When Derek Swickard was a young soldier, his supervising corporal told him to always remember where he was, where he came from and where he was going.
“Life isn’t going to hand you things. You have to get after it and go for it,” Swickard said. “It’s just a matter of setting goals. Nobody gives you anything.”
After 21 years in the Army — pursuing and achieving every goal he has set for himself — Swickard has returned to Roswell with his own family to begin a new chapter in his life.
While attending local schools, he had always thought about entering the U.S. Army and flying helicopters like his father, Jack. Swickard attended Goddard High School his first few years, but had a chance to spend his final high school year at New Mexico Military Institute, where he graduated.
“I had always wanted to go to NMMI,” he said. “I finally had the opportunity my senior year. I enjoyed it. It was a little bit unique in that my ‘rat’ year was my senior year. But I chose that and I’m glad I did.”
He debated his choices about college but decided to enlist in the Army. He was sent to basic training at Fort Sill, Okla., and from there his first assignment was in air [auth] defense artillery at Fort Campbell, Ky. It was there that Swickard first applied for helicopter flight school but was turned down, possibly he thinks for lack of education.
He was transferred to Fort Bliss and took an opportunity to start reaching his goal, he said.
“I figured out that probably my lack of college the reason I wasn’t accepted for that and it was kind of a dream for me,” he said. “When I was transferred to Fort Bliss, I really knuckled down.”
He attended El Paso Community College and knocked out “every college class I could do,” in six months, he said.
By that time, he had married his wife, Amber, and had two young daughters. His third daughter came along two years later.
After he was sent to Fort Polk, La., he applied again for flight training officer candidate school and was accepted. From there to Fort Rucker, Ala., where he spent a year learning to fly rotary wing aircraft.
“While I was at Fort Rucker was when 9-11 happened,” he said. “I remember being at my post. I flipped on the TV and was actually in the course. They actually grounded flights for some period of time. The Army goes above and beyond and grounded flights even longer.”
In 2003, after Swickard was accepted to a fixed-wing flying course. He was sent into the combat zone in Iraq a few weeks after the conflict began, where he spent 15 months providing air security for rescue operations and providing aerial support for ground troops.
“It gives you a unique outlook on things. You learn to appreciate things in life a little more,” Swickard said. “You truly find out what’s important in life and that’s the biggest take away from that, I’ve learned.”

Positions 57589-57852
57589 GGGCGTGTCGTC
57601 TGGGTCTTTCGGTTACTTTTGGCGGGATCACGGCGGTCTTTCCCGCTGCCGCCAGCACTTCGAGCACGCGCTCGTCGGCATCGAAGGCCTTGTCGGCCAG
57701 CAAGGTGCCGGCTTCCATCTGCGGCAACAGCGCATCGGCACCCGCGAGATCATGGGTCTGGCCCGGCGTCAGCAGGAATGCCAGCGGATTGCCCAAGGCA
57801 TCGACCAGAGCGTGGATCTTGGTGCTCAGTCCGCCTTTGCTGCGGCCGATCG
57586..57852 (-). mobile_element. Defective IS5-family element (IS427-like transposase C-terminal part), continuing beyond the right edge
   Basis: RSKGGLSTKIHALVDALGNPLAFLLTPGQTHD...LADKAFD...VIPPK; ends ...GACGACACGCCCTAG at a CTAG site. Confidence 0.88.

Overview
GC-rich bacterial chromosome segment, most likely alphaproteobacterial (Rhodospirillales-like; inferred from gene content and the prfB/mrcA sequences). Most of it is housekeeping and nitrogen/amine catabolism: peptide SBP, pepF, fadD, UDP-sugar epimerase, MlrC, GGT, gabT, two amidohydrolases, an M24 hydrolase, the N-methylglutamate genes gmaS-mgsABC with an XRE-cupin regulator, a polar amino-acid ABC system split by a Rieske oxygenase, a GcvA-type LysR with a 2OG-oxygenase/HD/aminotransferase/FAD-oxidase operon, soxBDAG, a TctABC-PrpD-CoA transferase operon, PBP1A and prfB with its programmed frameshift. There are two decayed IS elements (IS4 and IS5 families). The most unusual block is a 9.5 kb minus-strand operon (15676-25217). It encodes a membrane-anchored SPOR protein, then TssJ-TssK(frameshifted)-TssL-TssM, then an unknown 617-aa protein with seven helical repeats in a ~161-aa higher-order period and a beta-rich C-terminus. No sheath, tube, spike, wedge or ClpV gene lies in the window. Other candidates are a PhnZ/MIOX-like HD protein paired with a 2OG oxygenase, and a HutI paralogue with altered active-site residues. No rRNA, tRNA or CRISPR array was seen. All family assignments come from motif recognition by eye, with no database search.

When he returned, he was sent back to Fort Bliss, where he finished his bachelor’s degree through Embry-Riddle Aeronautical University. His assignment as a fixed-wing pilot in military intelligence took him away from his family, as he did rotations in South America and Columbia, giving him months at a time to study, he said. He was also able to learn Spanish.
Then, his family’s life took a new twist when the Army reassigned him to South Korea to fly DHC-7 aircraft. While there, he and a friend enrolled in a master’s of business administration program through the University of Phoenix.
His family enjoyed spending time in the country, he said. His middle daughter was able to learn to speak Korean, and as “foodies” they tried to learn some of the Korean-style cooking, he said.
“It was wonderful,” he said. “Initially, we were nervous, but the whole family embraced the culture and absolutely loved it.”
Also while there, he and his friend started a business enterprise, ClarusAudio.com, selling speakers online for smartphones and other electronics. Swickard, who remains a shareholder, is optimistic about the venture.
He filed his retirement paperwork in June of 2013 and left Korea. He and his family didn’t have plans, cars or anything to their names when they left. They took a flight into Albuquerque to stay with Swickard’s sister and headed to Roswell after that. He had applied for a few jobs in the area and stayed to interview while his wife drove his oldest daughter to Southern Illinois University, where she entered a competitive radiological sciences program.
Swickard was soon hired as the plant manager for Purina Animal Nutrition in Artesia and his family now lives in Roswell.
“The good news story is, take advantage of every opportunity you’re offered and you’ll do well,” Swickard said. “Have plans, goals and take advantage of opportunities. I feel blessed for the opportunities that I’ve had.”
He said he wishes he could find that first supervisor who first encouraged him.
“I wish I could find that gentleman and tell him how much he’s helped me through my life, actually,” Swickard said.